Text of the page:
November 11, 2012

My Chronotype Article About LC Implementation


Committed to Change in Order to Benefit Readers and Writers at RLMS


By Kasey Kiehl, Middle School Literacy Coach

“If nothing ever changed, there’d be no butterflies.”  From the perspective of a middle school literacy coach, I find it interesting that when I start to reflect on the implementation of the Literacy Collaborative framework into Language Arts classrooms at Rice Lake Middle School this year, my mind goes back to thinking about the process of change.  It seems that no matter what the situation in life, change always takes on the same elements in order for it to be possible and effective. 

The first is a rationale for change.  In the past at RLMS, middle school students read novels as a whole class and wrote to specific writing prompts, like many students do in a traditional middle school setting.  In a classroom with this format, teachers tried to differentiate to meet the needs of all students, but it seemed nearly impossible to achieve.  Getting introduced to the Literacy Collaborative framework opened our eyes to the possibility of what our classrooms could look like by eliminating whole class novels in exchange for independent reading, reading conferences, guided reading, and literature study, as well as trading in writing prompts for a Writing Workshop model, which includes student choice during independent writing, writing conferences, and guided writing.  Once this door was opened, there truly was no turning back. 

Once a rationale for change is established and everyone commits to the change, the next step is hard work.  The amount of hard work that Language Arts teachers at Rice Lake Middle School are putting in this year to support the implementation of the Literacy Collaborative framework is commendable.  Between attending bi-weekly professional development classes, reading from a plethora of professional books about the different teaching elements and theories that support Literacy Collaborative work, coaching sessions with me, spending time carefully planning reading and writing minilessons, and most importantly, applying what they are learning as they work with RLMS students, the teachers taking on this framework have fully committed to the change.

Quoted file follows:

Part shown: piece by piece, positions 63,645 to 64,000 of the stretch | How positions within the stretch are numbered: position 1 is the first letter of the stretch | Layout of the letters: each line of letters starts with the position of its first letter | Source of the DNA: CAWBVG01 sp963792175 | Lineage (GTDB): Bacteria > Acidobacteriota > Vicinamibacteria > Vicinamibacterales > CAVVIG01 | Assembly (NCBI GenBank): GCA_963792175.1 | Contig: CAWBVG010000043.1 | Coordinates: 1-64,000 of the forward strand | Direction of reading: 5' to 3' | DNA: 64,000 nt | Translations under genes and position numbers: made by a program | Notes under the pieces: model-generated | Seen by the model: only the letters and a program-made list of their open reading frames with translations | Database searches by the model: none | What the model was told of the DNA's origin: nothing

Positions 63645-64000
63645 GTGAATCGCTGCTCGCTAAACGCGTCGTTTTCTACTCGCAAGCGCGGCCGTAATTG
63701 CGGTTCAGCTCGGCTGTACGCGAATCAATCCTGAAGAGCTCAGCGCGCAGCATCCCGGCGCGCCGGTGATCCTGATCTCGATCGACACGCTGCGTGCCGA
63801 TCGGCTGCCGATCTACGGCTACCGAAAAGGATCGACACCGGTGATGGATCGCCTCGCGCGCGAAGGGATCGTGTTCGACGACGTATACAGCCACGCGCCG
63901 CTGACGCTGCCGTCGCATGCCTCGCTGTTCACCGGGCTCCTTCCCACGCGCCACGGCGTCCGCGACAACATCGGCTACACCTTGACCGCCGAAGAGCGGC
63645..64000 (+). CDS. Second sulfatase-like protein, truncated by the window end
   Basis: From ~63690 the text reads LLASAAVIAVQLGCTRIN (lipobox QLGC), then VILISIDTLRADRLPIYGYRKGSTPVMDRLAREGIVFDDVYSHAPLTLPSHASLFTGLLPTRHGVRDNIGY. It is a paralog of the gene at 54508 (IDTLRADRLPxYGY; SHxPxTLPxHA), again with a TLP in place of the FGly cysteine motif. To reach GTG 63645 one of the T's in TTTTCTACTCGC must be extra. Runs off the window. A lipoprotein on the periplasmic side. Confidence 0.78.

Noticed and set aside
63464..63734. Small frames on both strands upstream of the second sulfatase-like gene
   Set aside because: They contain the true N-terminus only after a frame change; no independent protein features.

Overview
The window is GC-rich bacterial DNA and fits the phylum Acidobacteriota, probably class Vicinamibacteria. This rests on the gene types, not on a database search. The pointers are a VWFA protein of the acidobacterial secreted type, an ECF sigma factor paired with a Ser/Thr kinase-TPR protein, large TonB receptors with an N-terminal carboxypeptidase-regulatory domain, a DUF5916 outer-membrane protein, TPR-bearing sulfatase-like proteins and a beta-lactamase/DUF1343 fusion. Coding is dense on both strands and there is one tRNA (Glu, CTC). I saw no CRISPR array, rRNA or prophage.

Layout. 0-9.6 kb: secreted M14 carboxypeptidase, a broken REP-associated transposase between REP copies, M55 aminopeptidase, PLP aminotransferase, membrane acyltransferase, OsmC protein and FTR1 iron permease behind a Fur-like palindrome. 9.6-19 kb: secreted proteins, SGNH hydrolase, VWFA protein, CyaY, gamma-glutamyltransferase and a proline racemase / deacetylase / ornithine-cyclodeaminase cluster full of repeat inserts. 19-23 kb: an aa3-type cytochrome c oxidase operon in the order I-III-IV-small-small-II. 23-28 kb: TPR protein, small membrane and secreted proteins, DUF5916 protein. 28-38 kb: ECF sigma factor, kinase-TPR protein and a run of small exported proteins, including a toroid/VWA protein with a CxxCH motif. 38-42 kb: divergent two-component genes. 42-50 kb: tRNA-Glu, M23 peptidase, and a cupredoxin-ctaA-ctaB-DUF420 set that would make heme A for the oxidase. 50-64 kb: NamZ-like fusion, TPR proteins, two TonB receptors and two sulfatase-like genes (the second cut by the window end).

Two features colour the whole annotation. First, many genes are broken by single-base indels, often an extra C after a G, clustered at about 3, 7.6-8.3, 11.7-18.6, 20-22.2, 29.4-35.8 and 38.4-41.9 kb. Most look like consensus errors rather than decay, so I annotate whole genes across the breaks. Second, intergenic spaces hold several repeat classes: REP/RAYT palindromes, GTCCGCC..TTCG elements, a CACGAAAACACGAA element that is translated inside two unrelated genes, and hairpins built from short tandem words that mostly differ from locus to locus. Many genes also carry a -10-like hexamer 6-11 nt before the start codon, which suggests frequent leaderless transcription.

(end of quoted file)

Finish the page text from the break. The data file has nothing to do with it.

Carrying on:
The last, and easily the most difficult part of change, is the patience to stay committed to a change over time.  We live in a society where we want immediate results and gratification for the hard work that we do.  When a change is not instantly visible, gets too hard, or isn’t working exactly as we pictured it would, we are quick to say that it is ineffective and give up.  That is when the cycle of change stops, and we simply revert back to the security of the way things were. 

At Rice Lake Middle School, we have officially traveled outside of our comfort zone and committed to learning the Literacy Collaborative Framework and using that framework to meet the Common Core State Standards for reading, writing, and language.  We are learners on a journey, taking on new understandings as we acquire more information from working closely with our students, observing their strengths and needs, and planning instruction that will meet those needs.  Our “butterfly” will be in the form of middle school students who take ownership and pride in their work, and become independent readers and writers, ready to meet the challenges of their world.

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